The FDA says it will hold a meeting on September 24 to re-examine the safety of Essure, a birth-control method that was approved in 2002. Essure is marketed as the only permanent birth control method that does not require surgery. While Bayer has acknowledged side effects including pelvic pain, migration of the device or rash, women have said they have experienced other unlisted side effects.
Over the past several years, the Agency met with patients and patient advocates to better understand patient issues and experiences after Essure placement. We will continue to work with these individuals as we continue our efforts to better understand their experiences with this device.
Bayer says it appreciates the opportunity to discuss the matter with the FDA.
While there are risks with all medical devices and procedures, our highest priority is patient safety, and we sympathize greatly with any woman who has experienced problems with Essure.
ZMapp is granted fast track approval in America. LeafBio says the grant is an “important milestone” which brings them closer to eventually gaining approval. The drug has been administered under emergency use authorization to nine infected patients in Africa in addition to two infected missionaries in Europe during its first clinical trial. LeafBio CEO Whaley:
We are gratified to receive this designation for ZMapp. We are hopeful that this step will accelerate its access once safety and efficacy are demonstrated to satisfaction by FDA in ongoing clinical trials.
FDA approves H. Lundbeck A/S and Otsuka Pharmaceutical Co Ltd’s anti-psychotic drug Rexulti for the treatment of schizophrenia. The approval follows the results of seven clinical trials, three of which examines its effects on schizophrenia and four of which examines its effects on major depressive disorder (MDD).
The FDA announces the approval of Neupro, the first skin patch designed to treat symptoms of early Parkinson’s disease. Neupro patches, which are changed daily, deliver rotigotine through the skin. Rotigotine is a member of a class of drugs called dopamine agonists, which mimic dopamine’s effects.
The FDA approves Neupro, the first skin patch designed to treat symptoms of early Parkinson’s disease. Neupro patches, which are changed daily, deliver a drug called rotigotine through the skin. Rotigotine is a member of a class of drugs called dopamine agonists, which mimic dopamine’s effects.
The FDA approves Azilect (rasagiline), a new molecular entity, for the treatment of Parkinson’s disease. The drug is a monoamine oxidase type-B (MAO-B) inhibitor that blocks the breakdown of dopamine, a chemical that sends information to the parts of the brain that control movement and coordination. Dr. Steven Galson, Director of the Center for Drug Evaluation and Research, says:
This is a welcome development for the more than 50,000 Americans who are each year diagnosed with Parkinson’s disease. Parkinson’s is a relentless disease with limited treatment options, and each new therapy is an important addition to the physicians’ treatment options.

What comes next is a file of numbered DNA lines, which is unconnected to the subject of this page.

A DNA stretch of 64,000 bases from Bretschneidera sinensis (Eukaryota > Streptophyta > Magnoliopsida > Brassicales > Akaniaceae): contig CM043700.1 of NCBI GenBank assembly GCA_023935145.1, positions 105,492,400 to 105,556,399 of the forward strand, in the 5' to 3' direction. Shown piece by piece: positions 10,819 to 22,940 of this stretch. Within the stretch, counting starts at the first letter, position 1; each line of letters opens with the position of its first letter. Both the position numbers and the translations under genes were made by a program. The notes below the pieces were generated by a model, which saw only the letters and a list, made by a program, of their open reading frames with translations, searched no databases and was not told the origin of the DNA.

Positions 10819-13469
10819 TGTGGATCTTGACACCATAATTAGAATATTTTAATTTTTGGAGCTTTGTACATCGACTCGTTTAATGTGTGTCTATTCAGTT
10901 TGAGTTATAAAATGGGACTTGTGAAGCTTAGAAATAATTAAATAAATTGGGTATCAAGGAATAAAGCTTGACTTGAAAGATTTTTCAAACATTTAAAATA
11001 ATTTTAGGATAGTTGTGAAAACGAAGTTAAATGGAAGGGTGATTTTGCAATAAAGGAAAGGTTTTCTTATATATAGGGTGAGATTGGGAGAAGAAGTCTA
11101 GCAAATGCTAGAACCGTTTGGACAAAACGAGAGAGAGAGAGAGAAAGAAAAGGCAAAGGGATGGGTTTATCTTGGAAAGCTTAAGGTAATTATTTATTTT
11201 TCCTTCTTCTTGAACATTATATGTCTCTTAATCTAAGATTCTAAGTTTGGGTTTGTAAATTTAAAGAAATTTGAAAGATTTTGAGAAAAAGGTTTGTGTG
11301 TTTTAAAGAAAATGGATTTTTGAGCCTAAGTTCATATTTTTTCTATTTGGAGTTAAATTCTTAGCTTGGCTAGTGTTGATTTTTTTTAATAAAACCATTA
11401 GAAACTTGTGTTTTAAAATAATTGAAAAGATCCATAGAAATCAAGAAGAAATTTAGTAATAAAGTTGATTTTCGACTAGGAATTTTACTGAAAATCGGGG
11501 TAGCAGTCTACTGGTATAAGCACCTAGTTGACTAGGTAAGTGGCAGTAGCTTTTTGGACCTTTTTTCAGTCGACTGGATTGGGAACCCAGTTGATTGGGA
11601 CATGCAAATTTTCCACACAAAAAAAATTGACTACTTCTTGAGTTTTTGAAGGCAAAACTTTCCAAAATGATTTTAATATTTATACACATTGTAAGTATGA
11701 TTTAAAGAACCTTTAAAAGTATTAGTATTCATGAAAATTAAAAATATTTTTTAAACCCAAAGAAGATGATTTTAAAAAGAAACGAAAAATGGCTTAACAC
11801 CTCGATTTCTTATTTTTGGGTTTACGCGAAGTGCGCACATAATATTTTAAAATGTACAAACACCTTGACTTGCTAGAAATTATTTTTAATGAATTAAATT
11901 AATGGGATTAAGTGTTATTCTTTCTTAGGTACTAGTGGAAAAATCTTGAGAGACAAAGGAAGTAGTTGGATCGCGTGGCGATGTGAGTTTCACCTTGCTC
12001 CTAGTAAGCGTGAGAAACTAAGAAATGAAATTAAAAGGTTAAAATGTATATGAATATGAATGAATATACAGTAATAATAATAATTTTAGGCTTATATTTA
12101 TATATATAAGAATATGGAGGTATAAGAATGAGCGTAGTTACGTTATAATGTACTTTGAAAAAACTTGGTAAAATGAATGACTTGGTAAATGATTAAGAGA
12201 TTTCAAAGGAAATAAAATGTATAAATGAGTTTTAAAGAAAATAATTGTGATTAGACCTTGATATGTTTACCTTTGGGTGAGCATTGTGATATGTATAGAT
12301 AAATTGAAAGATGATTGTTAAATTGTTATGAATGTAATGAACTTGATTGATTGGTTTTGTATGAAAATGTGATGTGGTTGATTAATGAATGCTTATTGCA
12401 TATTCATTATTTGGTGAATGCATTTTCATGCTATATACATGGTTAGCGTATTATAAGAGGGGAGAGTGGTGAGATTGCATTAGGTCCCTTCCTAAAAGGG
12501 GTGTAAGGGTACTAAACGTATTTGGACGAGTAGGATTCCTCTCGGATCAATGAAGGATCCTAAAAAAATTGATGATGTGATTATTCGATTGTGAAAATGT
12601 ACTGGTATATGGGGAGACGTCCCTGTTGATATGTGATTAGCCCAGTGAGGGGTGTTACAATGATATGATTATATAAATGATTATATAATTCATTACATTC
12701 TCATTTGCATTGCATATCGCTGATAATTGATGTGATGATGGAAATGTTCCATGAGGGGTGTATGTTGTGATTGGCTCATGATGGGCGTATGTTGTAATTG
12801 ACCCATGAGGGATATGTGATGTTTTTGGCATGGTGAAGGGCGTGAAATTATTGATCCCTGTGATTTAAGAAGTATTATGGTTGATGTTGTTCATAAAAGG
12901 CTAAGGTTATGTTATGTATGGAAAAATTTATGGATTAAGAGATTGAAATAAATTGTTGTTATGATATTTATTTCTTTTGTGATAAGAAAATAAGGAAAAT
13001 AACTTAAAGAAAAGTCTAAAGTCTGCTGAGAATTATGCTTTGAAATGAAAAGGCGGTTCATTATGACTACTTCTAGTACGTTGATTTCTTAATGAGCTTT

Novartis announces that the FDA has approved Stalevo (carbidopa, levodopa and entacapone) tablets for patients with idiopathic Parkinson’s disease (PD) who experience signs and symptoms of end-of-dose “wearing off.” Stalevo contains levodopa, the most widely used agent for Parkinson’s disease, plus carbidopa and entacapone. While carbidopa reduces the side effects of levodopa, entacapone extends its benefits, permitting Parkinson’s disease patients to have an improved ability to perform everyday tasks and a reduction in symptoms associated with the disease.
Levodopa is recognized as the cornerstone of Parkinson’s disease therapy, but its long-term use is limited by its reduced ability to fully control Parkinson’s disease symptoms. By blocking the enzymatic breakdown of levodopa, Stalevo provides more levodopa to the brain for a longer period of time. Potential patient benefits include more “on” time during which Parkinson’s symptoms are well-controlled and daily activities are improved, and simpler, more convenient dosing.
The Federal Food and Drug Administration approves deep brain stimulation (DBS) for Parkinson’s disease (PD). According to NIH National Institute of Neurological Disorders and Stroke:
DBS is a surgical procedure used to treat disabling motor symptoms of PD, such as tremor, rigidity, stiffness, slowed movement and walking problems. The DBS system consists of the lead, the extension, and the IPG. The lead—a thin, insulated wire also called an electrode—is inserted through a small opening in the skull and implanted in the brain. The tip of the electrode is positioned within a specific brain area. The implantable pulse generator (IPG)—similar to a heart pacemaker—delivers electrical stimulation to specific areas in the brain that control movement. Once the system is in place, electrical impulses are sent from the IPG up along the extension wire and the lead and into the brain. These impulses block abnormal electrical signals and alleviate PD motor symptoms.